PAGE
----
Are you a chump for putting all your data on social networking and media sites and not having any real control over it? chi.mp thinks so. chi.mp is a service for owning and managing your online identity, and is now open to the public. Previously in private beta, chi.mp ( which stands for Content Hub & Identity Management Platform), allows people to bring together their presence on from all over the web in one place. Chi.mp basically gives users (for free) their own domain and Web site and gives them full ownership over the content, letting them create a “social hub.”
chi.mp is kind of like having your own FriendFeed. It offers users a free “.mp” domain name, allowing users to get a free web site that includes Open ID, social network profiles, an activity stream, a blog, photo albums and other tools to import content and contacts from Twitter, Flickr, Gmail or Yahoo, and any site with RSS or Atom feeds. chi.mp also includes a contact management system called the ‘Ultimate Black Book’, a tiered privacy tool called ‘Personas’ and the ability to publish and push content to other sites and social networks, such as Facebook.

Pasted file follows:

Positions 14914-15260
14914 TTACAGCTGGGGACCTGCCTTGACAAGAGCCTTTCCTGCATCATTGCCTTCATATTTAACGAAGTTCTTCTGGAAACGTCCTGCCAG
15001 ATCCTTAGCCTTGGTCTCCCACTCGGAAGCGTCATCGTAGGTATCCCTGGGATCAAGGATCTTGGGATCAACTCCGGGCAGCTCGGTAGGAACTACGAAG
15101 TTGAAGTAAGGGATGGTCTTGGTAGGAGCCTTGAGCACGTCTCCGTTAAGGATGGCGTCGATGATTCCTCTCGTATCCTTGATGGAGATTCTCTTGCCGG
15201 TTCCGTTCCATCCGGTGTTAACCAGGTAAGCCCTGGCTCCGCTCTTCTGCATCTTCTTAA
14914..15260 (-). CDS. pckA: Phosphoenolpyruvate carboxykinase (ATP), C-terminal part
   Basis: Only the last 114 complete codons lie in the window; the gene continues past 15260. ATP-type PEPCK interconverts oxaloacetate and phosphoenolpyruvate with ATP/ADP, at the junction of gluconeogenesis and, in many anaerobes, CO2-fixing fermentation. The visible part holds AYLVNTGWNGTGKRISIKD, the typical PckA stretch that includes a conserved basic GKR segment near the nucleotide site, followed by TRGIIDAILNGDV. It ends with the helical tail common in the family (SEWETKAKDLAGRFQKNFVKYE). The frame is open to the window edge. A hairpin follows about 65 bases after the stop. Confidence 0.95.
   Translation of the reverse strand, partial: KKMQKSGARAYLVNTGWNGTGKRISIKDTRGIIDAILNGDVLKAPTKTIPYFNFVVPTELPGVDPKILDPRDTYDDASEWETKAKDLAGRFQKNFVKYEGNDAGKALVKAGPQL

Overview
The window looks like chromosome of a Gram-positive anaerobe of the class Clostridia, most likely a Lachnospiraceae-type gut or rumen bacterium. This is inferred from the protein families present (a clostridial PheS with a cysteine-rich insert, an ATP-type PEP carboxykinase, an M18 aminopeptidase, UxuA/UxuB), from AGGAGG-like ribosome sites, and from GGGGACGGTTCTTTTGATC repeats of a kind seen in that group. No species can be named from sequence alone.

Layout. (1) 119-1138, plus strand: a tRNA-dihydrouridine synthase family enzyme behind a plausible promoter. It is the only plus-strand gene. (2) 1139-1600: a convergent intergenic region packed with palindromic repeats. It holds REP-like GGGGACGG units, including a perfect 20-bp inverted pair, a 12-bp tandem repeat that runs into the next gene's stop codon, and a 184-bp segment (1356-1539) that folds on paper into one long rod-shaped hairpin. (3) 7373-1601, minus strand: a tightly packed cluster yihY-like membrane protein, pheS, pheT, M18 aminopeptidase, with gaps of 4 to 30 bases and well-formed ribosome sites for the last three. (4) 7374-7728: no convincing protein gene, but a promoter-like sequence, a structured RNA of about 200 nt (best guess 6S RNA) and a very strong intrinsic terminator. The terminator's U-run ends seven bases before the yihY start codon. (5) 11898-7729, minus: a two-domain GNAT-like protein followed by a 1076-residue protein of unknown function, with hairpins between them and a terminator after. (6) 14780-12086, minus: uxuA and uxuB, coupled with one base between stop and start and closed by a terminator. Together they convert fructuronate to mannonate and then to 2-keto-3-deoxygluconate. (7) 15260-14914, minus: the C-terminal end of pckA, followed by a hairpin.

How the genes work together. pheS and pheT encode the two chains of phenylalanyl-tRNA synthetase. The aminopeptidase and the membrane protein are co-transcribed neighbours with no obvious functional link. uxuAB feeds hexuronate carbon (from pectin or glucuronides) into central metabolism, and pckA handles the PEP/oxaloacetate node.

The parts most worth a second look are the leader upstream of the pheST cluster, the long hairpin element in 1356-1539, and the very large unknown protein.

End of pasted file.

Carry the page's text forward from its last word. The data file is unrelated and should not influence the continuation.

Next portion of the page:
The ‘Personas’ feature on chi.mp lets owners create multiple versions of themselves for different audiences. This feature is useful when wanting to differentiate your identity for your work place, for instance, from your online identity for friends. And its comforting to have full ownership over your profile and information about you on the web. Ownership over users content can be a complicated issue, according to Facebook founder and CEO Mark Zuckerberg. ch.imp is also somewhat similar to .Tel’s service of aggregating personal information via a domain name. But .Tel doesn’t provide a free service to mashup, import and organize your online information like chi.mp.
Of course there are plenty of other social network and web information aggregators like Nomee (a desktop app) and FriendFeed (a web application) but chi.mp’s key difference is the user’s ownership over the domain and the content. Is that enough to get people to use it, though? The nice thing about FriendFeed, for instance, is that other people actually go there